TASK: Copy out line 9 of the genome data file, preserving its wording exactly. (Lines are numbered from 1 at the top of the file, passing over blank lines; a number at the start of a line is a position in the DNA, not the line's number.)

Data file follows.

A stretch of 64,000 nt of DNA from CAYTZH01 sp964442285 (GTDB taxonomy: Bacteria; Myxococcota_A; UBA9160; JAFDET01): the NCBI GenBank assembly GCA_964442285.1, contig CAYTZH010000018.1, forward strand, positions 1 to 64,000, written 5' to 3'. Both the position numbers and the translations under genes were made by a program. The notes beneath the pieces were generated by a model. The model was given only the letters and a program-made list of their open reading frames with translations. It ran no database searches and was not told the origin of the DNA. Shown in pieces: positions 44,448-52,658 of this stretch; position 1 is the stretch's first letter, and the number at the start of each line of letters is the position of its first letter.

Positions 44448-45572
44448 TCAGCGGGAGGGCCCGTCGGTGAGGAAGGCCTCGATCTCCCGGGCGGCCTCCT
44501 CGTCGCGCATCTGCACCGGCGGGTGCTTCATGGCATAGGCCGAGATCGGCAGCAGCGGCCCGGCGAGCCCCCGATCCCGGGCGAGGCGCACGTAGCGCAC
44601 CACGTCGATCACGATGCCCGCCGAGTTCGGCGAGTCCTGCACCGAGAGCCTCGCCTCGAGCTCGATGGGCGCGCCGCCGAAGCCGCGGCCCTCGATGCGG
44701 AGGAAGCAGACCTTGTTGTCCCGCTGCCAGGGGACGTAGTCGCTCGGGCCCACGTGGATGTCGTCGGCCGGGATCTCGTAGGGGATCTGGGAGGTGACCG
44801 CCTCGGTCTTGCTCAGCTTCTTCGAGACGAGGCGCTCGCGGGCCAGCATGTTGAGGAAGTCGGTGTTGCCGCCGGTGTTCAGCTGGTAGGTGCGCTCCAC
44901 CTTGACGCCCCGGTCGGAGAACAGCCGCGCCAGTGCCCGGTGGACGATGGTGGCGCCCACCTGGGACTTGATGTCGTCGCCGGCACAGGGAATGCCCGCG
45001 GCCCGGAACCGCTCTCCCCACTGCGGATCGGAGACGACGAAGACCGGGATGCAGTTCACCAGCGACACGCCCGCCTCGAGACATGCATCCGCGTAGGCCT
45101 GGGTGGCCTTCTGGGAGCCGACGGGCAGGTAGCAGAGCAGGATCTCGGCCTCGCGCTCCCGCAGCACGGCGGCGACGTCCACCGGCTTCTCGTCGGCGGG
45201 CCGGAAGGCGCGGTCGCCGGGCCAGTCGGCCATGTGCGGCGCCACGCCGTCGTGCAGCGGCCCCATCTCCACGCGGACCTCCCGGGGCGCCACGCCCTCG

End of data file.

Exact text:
45001 GCCCGGAACCGCTCTCCCCACTGCGGATCGGAGACGACGAAGACCGGGATGCAGTTCACCAGCGACACGCCCGCCTCGAGACATGCATCCGCGTAGGCCT